Dogs from left to right:British Boxer, Greyhound, Chihuahua, Chihuahua, Leonberger, Chihuahua, King Charles Spaniel, Schnauzer, Yorkshire Terrier, Schnauzer

The solitude of life during the coronavirus pandemic is leading many Americans to think about getting pets for companionship.

If you are one of them, be forewarned: Scammers are aware of this impulse and are seeking to exploit it.

According to a survey by Ameritrade, 33% of Americans have adopted or fostered pets in response to the pandemic or are considering it. For most people, it’s a great idea. Ameritrade’s survey found that 89% of American pet owners say their pet has brought them comfort during the pandemic and 82% say they feel less lonely because of their pet.

Sending Money for Nonexistent Animals

At the same time, however, fraudulent schemes to extract money from victims seeking animal companionship have been escalating sharply.

Fraud.org, a project of the National Consumer League, says that pet adoption scams are up 42% from last year.

Here is how they work:

Scammers place an adorable photo of a dog or cat on an online classifieds website like Craigslist. They might even be listed as “free” pets. When the victim responds and sends money to purchase the animal or pay for shipment, the scammer tells them there are a few additional costs, such as a “ventilated shipping crate” or “insurance.”

The scammer keeps asking for more money for more purposes until the buyer – now out hundreds, or even thousands, of dollars – gives up. In fact, the photo of the animal was simply one the scammer pulled off the Internet.

One of the latest scams, in Fargo, North Dakota, involved a website for kittens. One victim told police they had lost more than $2,000 paying the adoption and supposed fees for vaccinations, shipping, and permits.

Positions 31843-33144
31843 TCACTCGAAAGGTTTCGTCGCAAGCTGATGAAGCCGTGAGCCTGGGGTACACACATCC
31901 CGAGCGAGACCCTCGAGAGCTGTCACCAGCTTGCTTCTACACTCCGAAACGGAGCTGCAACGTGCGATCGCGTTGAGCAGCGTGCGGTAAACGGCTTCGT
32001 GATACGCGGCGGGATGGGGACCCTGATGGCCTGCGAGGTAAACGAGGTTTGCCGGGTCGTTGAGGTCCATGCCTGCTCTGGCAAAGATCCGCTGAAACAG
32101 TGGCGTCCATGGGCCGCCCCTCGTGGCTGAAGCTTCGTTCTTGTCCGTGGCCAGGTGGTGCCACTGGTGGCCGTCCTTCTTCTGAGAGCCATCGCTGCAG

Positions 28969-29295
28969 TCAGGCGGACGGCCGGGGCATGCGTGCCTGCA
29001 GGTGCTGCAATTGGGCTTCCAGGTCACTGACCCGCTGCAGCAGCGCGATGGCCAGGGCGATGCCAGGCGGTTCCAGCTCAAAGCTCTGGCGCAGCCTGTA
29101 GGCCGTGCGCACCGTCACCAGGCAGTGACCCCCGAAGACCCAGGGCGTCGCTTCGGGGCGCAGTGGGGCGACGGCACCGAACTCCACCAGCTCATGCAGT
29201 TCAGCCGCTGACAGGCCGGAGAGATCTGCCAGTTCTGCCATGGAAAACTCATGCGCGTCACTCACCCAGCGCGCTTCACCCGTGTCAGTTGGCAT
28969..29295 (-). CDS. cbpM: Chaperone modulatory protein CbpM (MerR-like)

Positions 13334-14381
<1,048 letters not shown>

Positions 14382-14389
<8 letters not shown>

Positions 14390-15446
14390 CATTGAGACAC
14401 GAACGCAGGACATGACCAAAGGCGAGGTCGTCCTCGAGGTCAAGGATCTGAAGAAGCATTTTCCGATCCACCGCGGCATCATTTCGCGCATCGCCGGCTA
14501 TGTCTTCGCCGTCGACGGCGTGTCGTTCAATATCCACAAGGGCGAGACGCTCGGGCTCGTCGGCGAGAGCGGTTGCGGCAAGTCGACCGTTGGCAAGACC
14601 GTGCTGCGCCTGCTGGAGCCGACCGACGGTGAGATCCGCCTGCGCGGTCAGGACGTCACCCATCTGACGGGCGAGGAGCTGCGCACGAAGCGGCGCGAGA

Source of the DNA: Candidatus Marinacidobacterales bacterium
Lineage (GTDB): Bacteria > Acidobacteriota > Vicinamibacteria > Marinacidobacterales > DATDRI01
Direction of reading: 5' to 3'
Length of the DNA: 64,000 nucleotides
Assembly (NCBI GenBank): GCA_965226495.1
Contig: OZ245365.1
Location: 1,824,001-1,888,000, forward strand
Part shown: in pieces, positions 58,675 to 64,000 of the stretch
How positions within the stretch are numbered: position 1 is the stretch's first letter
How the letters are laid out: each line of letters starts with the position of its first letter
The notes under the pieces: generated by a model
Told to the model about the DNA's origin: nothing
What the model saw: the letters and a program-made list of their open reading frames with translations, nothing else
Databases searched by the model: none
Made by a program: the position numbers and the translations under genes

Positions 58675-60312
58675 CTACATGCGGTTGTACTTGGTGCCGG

In Little Rock, Arkansas, the Better Business Bureau says pet scams there have tripled this year. One of the recent victims there said he lost $2,500 after responding to a website called Angelic Golden Retrievers.

Unfortunately, scammers are good at their evil craft. So, once a victim sends them money, they may never get it back.

Words to the Wise

If you are one of the many Americans who are contemplating a pet to ease the loneliness, here are a few things that Fraud.org suggests you keep in mind:

  • Never send money for a pet purchase until you have seen the animal in person.
  • Beware requests for payment via wire transfer (Western Union or MoneyGram) or prepaid debit cards. Sending money by those methods is the same as sending cash.
  • Consider adopting from a local shelter instead of a private seller.
  • Beware offers of “free” pets. Scammers know this is a good way to lure victims into sending money for shipping and other costs for nonexistent pets.

Although it may be difficult to get your money back if you have been scammed, you should still file a complaint with the consumer protection division of your state’s office of the attorney general. You can also report it to Fraud.org, the Better Business Bureau and the Human Society of the United States.

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